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October 23, 1915


Author Affiliations

Visiting Neurologist, Memorial Hospital and Worcester City Hospital WORCESTER, MASS.

JAMA. 1915;LXV(17):1448-1455. doi:10.1001/jama.1915.02580170036010

The title of this article is descriptive of a rare pathologic condition which has comparatively recently come under my observation. Its rarity is attested by the fact that in the literature very few cases can be discovered of this combination of acute inflammation of the spinal cord with overwhelming diffuse hemorrhages into the gray matter, and to somewhat less extent into the white matter.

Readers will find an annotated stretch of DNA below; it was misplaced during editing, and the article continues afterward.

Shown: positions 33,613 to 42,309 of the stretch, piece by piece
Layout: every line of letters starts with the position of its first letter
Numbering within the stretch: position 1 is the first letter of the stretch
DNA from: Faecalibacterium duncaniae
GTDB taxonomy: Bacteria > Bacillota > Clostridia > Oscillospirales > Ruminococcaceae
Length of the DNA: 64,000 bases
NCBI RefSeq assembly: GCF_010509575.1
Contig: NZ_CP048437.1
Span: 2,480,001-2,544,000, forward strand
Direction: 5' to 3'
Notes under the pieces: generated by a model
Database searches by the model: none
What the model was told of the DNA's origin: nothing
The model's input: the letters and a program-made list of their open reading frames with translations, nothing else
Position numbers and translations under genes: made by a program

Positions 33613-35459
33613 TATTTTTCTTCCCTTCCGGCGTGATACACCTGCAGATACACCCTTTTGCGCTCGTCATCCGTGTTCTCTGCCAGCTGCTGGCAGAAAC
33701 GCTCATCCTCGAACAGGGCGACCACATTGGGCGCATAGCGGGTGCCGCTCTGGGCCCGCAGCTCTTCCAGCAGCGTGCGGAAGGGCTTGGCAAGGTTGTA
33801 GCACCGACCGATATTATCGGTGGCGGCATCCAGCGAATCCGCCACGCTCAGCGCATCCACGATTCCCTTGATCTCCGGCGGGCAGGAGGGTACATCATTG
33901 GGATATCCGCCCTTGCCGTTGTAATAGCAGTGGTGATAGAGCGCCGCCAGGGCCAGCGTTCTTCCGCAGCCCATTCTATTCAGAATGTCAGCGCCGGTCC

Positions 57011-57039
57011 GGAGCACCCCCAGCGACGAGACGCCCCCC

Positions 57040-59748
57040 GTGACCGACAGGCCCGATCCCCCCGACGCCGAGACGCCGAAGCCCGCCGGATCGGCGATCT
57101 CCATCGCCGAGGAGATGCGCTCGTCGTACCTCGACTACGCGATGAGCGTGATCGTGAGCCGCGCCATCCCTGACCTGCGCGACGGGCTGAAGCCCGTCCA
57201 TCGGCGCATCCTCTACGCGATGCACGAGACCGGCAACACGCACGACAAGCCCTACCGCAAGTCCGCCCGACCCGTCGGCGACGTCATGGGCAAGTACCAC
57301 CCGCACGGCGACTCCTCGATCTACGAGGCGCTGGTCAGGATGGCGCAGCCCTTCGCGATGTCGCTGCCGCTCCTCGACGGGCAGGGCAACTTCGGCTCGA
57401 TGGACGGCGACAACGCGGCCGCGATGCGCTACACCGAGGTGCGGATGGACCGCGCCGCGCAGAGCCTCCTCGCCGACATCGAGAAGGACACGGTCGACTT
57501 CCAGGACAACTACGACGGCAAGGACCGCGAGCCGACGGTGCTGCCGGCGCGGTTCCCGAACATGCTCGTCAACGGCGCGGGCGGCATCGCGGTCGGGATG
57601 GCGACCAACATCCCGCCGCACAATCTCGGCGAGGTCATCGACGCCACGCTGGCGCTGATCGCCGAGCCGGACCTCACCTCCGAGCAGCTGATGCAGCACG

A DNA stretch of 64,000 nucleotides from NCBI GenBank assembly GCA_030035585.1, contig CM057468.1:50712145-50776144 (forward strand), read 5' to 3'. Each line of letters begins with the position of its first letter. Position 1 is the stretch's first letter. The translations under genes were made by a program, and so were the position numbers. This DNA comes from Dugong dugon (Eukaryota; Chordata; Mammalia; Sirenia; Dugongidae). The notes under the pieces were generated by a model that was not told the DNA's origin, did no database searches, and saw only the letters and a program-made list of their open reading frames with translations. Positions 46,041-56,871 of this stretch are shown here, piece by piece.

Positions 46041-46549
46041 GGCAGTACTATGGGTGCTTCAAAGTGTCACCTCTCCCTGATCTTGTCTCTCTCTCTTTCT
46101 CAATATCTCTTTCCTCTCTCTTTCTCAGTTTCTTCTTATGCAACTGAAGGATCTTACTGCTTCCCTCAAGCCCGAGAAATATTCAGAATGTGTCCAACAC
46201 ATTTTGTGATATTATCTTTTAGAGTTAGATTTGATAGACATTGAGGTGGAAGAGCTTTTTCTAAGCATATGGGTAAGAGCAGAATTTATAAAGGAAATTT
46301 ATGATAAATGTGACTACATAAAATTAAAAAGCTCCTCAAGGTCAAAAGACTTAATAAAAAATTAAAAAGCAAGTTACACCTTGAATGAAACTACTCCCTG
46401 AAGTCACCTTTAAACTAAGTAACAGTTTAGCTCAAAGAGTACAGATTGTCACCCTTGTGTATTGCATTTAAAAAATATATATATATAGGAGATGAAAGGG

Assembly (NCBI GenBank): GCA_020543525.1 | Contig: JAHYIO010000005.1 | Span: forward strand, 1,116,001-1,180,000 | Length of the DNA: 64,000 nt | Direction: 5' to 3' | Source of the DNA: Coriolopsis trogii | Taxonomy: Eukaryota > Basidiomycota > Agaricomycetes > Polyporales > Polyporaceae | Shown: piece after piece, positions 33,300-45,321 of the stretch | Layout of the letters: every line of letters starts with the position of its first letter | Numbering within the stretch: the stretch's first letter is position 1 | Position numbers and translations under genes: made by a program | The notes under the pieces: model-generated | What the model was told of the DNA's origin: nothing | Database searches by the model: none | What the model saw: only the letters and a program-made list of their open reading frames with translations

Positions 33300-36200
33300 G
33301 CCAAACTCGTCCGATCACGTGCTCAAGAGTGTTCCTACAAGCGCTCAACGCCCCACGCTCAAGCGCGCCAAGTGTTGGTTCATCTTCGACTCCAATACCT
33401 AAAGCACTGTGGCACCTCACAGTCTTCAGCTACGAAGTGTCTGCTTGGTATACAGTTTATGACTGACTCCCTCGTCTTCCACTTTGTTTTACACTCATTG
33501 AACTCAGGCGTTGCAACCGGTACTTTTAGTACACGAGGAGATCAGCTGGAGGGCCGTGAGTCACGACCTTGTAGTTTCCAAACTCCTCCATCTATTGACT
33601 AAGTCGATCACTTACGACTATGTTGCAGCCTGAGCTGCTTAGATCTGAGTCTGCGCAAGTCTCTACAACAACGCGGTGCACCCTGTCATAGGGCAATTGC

It seems important to draw an analogy between this case and two other cases of acute ascending paralysis, also recently under observation.

The evidence tends to show that there are three clinical as well as pathologic types of acute ascending paralysis. My conception of the differentiation of the three will follow later.

In order to have the material before us, I shall at once describe this case of acute hemorrhagic myelitis, and later briefly the other two cases.

Case 1.  —E. W., a girl of 20,

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